Mediacurrent: Setting up CSS Modules + Sass in a Gatsby Website

For many years styling websites with CSS has been pretty standard. A CSS stylesheet exists somewhere in your project which provides styles for your pages or components. Even with the introduction of CSS preprocessors like Sass, Less, Stylus, and PostCSS to mention a few, the ultimate result is for stylesheets to serve styles to your pages and website.  

With the introduction of JavaScript frameworks such as React, NextJS, and others, the approaches for writing and serving CSS styles have become more complex and at times controversial. Things like CSS-in-JS (Reactjs.org defines this as “a pattern where CSS is composed using JavaScript instead of defined in external files”), can make some people question whether we are getting ourselves in trouble and whether we will regret going in this direction. It wouldn’t be the first time we find ourselves undoing practices we have followed for years because we realized there was a better way.

In GatsbyJS, a library of React, we can use different methods for styling a website.  Some of these approaches include:

  • Plain CSS
  • Inline styles
  • Styled Components
  • CSS Modules
  • Others

In most cases, people who lack the in-depth knowledge of CSS will opt for the easier way possible to style a website.  This is not always the best way to go about it, but unfortunately, it is the reality.  As someone who has worked with CSS for many years, I could technically pick any of the approaches above and accomplish my goal of styling a website, but I see issues with some of those practices and prefer to use an approach that provides flexibility, control, and best practices.

Choosing a Styling Method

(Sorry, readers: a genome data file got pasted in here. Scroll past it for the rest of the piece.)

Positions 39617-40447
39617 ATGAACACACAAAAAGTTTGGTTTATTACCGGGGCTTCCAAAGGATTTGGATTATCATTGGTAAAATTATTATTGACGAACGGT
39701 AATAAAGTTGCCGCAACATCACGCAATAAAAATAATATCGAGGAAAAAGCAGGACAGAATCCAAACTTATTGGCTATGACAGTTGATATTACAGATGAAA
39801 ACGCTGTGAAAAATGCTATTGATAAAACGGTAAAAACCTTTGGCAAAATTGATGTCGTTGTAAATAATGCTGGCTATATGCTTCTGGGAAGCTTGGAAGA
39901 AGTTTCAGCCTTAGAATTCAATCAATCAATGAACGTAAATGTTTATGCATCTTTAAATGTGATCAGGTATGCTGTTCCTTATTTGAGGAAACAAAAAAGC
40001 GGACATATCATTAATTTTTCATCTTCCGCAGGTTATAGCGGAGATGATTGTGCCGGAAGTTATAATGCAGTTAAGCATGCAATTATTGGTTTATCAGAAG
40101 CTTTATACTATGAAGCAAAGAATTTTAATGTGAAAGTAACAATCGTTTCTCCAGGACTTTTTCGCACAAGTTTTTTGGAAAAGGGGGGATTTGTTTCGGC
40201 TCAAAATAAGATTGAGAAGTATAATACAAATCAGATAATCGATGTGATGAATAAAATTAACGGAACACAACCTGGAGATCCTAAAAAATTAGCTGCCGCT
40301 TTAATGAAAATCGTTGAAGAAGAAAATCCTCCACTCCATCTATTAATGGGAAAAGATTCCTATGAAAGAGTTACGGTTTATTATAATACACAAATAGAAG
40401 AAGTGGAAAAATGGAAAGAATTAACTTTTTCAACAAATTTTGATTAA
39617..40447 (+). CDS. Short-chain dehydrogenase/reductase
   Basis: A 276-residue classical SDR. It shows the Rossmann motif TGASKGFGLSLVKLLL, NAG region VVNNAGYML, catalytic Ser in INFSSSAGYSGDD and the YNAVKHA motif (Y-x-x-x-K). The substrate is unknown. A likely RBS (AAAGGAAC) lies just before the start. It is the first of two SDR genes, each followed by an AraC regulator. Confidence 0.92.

Working for an agency where we build websites for clients of all sizes, many times the method we choose for doing something depends on the client’s preferences or skill level of their team.  Meaning that we want to build a website that a client could take over and maintain on their own after our engagement with the client has scaled down.  So even if I have a personal preference but the client has no experience or desire to work with that approach, I would need to provide a way for the client to work with a system or approach that may be more comfortable to them.

The one thing to keep in mind when choosing a method for styling your websites, Gatsby or otherwise, is that at the end of the day, we are producing plain CSS and as such, it should be well-written, and easy to maintain and scale. I am a fan of keeping styles simple, flat, and to a minimum. I don’t see the point of using over-engineered methods that complicate the most simple task.

CSS Modules

My approach of choice for styling React or Gatsby websites is CSS Modules because it most closely resembles the traditional way of styling websites I have grown accustomed to. As I alluded to before, my ultimate goal is to write proper CSS, following best practices, while leveraging styles scope, performance, and scalability. CSS Modules allows me to do all these things while providing an environment I am familiar with. I am not against learning new ways of doing things (I welcome them), but if new approaches don’t offer significant benefits, I don’t see the need of complicating my life and that of clients who will interact with my code.

In a typical Gatsby website, CSS Modules works out of the box without any special configuration. You can create any CSS files in your project, import them into the components you are working with and your styles will work. This is great and can get you very far if you are working with a simple website. However, this only works with plain CSS and not Sass. I personally like Sass because it provides features that are currently not available in CSS. Things like Mixins and nesting to mention a few. I will use Sass and SCSS interchangeably in this post to refer to the preprocessing process of compiling SCSS into plain CSS code.

Add Sass to Your Gatsby Website

Adding Sass to a Gatsby website is relatively easy. It’s a two-step process that includes installing a Gatsby plugin and adding a line of code to gatsby-config.js. Let’s do this now:

  1. While In your Gatsby project root directory, run the following command to install the gatsby-plugin-sass and node-sass plugins:

    npm install node-sass gatsby-plugin-sass
    Gatsby-plugin-sass has a dependency of node-sass and therefore we need to install both.